The vast majority of the city’s 167 legally-exempt center-based programs—144 of them—are located in Brooklyn. A single ZIP code in Borough Park is home to 35 legally exempt centers, according to information released after a recent FOIL request to the Administration of Children’s Services, which assists with the initial screening of providers for benefits eligibility.
In 2015, 30 percent of children using day-care subsidies were taken care of by “legally exempt” providers, who compete with licensed providers like the ones Pinkos’ organization represents for per-seat funding.
According to a report by the Committee For Hispanic Children and Families, Inc., an education and advocacy organization with the stated goal of expanding opportunities for Latino families, subsidies come from ACS’s Division of Early Care and Education, which administers publicly-funded childcare for children aged six weeks to four years of age in group centers and family child care settings; the Human Resources Administration voucher program for child care services, serving primarily children whose parents participate in welfare-to-work or transitioning off public assistance; and the Department of Education (DOE).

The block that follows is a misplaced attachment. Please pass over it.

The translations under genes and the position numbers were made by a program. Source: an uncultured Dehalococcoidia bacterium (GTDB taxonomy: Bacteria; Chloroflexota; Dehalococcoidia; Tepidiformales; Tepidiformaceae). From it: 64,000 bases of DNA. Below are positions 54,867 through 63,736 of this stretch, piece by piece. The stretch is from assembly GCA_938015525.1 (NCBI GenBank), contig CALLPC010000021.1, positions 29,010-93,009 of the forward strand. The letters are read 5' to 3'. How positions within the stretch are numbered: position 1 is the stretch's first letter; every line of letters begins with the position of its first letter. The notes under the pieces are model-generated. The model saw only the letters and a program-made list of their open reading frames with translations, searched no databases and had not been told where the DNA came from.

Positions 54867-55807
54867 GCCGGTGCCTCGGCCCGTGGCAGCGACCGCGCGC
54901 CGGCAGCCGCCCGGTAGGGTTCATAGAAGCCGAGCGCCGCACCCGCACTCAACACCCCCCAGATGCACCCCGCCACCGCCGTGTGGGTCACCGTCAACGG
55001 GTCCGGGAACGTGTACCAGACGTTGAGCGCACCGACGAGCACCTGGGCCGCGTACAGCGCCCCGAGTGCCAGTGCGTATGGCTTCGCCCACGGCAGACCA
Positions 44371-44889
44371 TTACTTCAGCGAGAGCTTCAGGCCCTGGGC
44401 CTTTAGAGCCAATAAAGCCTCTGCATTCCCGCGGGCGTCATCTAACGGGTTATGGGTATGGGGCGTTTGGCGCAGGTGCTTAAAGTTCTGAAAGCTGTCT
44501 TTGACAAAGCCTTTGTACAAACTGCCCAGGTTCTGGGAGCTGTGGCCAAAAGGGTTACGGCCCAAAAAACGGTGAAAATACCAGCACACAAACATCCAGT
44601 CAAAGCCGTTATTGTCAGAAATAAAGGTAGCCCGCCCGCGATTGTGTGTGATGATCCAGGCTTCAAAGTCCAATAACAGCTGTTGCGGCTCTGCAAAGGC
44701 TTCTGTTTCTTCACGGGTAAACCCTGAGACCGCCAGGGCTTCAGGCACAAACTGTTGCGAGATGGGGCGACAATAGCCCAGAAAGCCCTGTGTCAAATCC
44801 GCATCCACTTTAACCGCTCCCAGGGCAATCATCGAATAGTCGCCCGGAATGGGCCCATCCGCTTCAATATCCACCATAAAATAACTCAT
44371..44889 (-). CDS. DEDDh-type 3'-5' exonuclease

But while legally exempt facilities must enroll with the state in order to receive subsidy checks distributed by the Administration of Children’s Services (ACS), that is where contact with providers begins and ends, according to the agency.
“ACS funds child care vouchers that are accept by a number of privately run child care organizations. Legally-exempt child care programs are one type of program that accepts vouchers,” read a statement by the agency.
Parents who opt for legally-exempt caregivers are responsible for paying and monitoring them as they would employees, and are reminded in writing that they are responsible for checking up on their kids.
In New York City, WHEDco provides what little oversight there is, enrolling providers on a rolling basis from four locations located throughout the boroughs.
WHEDco’s sign-up package for new legally-exempt providers encourages them to go through 10 hours of training for “enhanced” subsidies on things like “shaken baby syndrome.” But no such training is required.
To read the article in its entirety click here.